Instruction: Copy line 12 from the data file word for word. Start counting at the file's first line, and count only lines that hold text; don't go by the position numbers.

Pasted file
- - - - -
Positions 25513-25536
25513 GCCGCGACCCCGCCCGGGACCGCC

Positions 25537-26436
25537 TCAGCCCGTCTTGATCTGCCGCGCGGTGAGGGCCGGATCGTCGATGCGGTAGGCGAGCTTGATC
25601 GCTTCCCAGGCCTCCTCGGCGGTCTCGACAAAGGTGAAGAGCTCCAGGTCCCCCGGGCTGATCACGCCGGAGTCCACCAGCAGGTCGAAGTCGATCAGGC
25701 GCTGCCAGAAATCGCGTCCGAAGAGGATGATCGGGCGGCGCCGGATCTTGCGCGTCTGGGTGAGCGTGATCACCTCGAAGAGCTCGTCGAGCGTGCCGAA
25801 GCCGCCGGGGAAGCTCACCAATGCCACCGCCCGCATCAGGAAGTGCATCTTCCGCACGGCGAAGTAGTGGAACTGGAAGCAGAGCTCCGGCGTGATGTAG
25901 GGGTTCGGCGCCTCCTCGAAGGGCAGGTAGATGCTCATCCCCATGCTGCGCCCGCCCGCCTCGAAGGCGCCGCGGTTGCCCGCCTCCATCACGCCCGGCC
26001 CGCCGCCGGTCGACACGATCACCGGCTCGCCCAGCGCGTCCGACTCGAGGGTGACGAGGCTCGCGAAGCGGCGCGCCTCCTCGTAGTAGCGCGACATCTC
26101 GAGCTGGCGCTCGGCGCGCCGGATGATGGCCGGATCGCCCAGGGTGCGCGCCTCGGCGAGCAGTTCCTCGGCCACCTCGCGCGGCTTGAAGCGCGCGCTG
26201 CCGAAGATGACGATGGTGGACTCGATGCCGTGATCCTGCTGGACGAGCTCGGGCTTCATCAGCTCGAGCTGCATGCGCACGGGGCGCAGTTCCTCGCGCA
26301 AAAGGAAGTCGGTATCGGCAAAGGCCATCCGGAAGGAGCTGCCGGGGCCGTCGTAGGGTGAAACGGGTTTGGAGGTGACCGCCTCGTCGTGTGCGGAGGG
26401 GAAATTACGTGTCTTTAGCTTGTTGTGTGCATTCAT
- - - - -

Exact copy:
26301 AAAGGAAGTCGGTATCGGCAAAGGCCATCCGGAAGGAGCTGCCGGGGCCGTCGTAGGGTGAAACGGGTTTGGAGGTGACCGCCTCGTCGTGTGCGGAGGG